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Re: More Ports for Debian's

Dimitri Maziuk says:
>ciccio wrote:
>> Hi,
>> I've got an intel based Debian box, and an m68k (Atari Falcon), also running
>> Linux. I'd liked to connect them using ppp or plip, but the bigger box has
>> all serial and paralel ports ocupied (mouse, modem, printer). So I decided
>> to purchase a card giving me an additional paralel and two serial ports. This
>> was the only card I could find after looking for a month, it's no-name, w/o
>> any kind of manual (just a jumper-charts regarding the i/o addresses),
>> and the vendor hasn't got an idea.
>> When I plug it into an ISA slot, I loose the serial (mouse) port because
>> of an IRQ 4 conflict; the triton II PnP mother board seems to have changed
>> the sound cards IRQ 5 to IRQ10. I played a lot with all jumper settings
>> I tought of (at least same IRQ but different I/O address), but the conflict
>> persists.
>> Any advice would be appreciated.
>If you can disable serial ports on your new card and configure
>parallel port as LPT2, you should be able to run PLIP.  I think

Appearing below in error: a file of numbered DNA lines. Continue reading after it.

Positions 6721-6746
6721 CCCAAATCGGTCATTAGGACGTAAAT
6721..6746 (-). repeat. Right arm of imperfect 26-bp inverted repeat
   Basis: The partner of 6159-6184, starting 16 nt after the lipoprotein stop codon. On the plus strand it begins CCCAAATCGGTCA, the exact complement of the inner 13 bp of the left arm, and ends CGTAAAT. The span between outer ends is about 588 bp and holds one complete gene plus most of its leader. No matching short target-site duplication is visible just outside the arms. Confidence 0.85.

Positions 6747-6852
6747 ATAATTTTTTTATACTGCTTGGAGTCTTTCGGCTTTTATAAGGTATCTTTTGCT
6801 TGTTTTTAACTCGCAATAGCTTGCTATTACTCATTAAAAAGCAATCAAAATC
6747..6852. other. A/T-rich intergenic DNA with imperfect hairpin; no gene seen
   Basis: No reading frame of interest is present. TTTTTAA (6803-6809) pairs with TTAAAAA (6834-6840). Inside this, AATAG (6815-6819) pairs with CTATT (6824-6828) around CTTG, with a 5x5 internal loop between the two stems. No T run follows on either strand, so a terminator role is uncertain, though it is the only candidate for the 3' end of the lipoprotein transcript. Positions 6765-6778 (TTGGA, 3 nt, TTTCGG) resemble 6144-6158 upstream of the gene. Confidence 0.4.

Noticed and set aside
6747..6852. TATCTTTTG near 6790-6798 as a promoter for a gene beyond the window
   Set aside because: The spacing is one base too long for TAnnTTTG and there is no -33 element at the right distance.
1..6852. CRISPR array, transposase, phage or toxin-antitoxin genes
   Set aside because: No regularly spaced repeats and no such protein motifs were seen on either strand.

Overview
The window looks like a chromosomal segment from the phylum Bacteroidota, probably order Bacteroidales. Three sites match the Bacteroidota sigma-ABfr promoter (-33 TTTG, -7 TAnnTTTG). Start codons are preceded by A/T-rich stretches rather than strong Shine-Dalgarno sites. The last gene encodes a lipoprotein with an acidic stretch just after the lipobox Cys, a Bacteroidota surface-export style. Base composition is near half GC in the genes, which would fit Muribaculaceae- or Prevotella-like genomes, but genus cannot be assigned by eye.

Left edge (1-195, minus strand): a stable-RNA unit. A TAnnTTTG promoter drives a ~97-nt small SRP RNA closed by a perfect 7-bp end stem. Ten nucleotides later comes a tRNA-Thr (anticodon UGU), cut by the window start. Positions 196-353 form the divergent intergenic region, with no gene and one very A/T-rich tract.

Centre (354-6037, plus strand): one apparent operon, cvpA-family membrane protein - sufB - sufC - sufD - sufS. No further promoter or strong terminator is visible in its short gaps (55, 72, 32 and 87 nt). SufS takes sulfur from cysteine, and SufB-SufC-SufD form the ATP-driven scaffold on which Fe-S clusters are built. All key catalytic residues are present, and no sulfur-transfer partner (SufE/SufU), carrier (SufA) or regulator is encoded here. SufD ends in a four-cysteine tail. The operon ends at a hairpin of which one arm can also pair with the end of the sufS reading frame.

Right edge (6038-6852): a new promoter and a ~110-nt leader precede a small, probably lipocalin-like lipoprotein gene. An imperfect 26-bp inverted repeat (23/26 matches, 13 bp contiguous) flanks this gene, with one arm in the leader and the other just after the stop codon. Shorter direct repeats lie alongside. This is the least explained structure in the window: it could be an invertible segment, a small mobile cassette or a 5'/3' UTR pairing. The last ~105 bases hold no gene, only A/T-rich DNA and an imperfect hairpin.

>LPT2 defaults to IRQ7 (or 5 ? -- not sure.)  Anyway, you have to set
>both IRQ and I/O address to avoid conflicts.  So find an unused IRQ,
>see which port on the new card you can configure to use it, and
>disable the rest.

The second paralel port works alright, but I'd liked to get at least one
more serial as sometimes it's handy to get one of that very old
boxes to be useful as terminals. At least this was one of the intentions
when I bought the card.

>Actually, changing to other IRQs isn't that difficult either.  
>You have to get a diagram of ISA slot pin assignment, trace 
>a track on your board from IRQ channel you're interested in,
>cut that track and solder a wire from there to a different IRQ

This sound interesting. The 4x6 inch `user's manual' only
mentions io addresses, but no way to change the IRQ. Could
you be a bit more explicit? I've close to no experience on
hardware level.

>Other than that -- what about s/h 10base2 ethernet cards?  

My PC does has even a good ethernet card, which I use
when I get the box to the university to download huge amounts
of things (I'm planning to do this with debian 1.2); but there
doesn't seem to be a reasonable cheap solution on the Atari


Ciccio C. Simon

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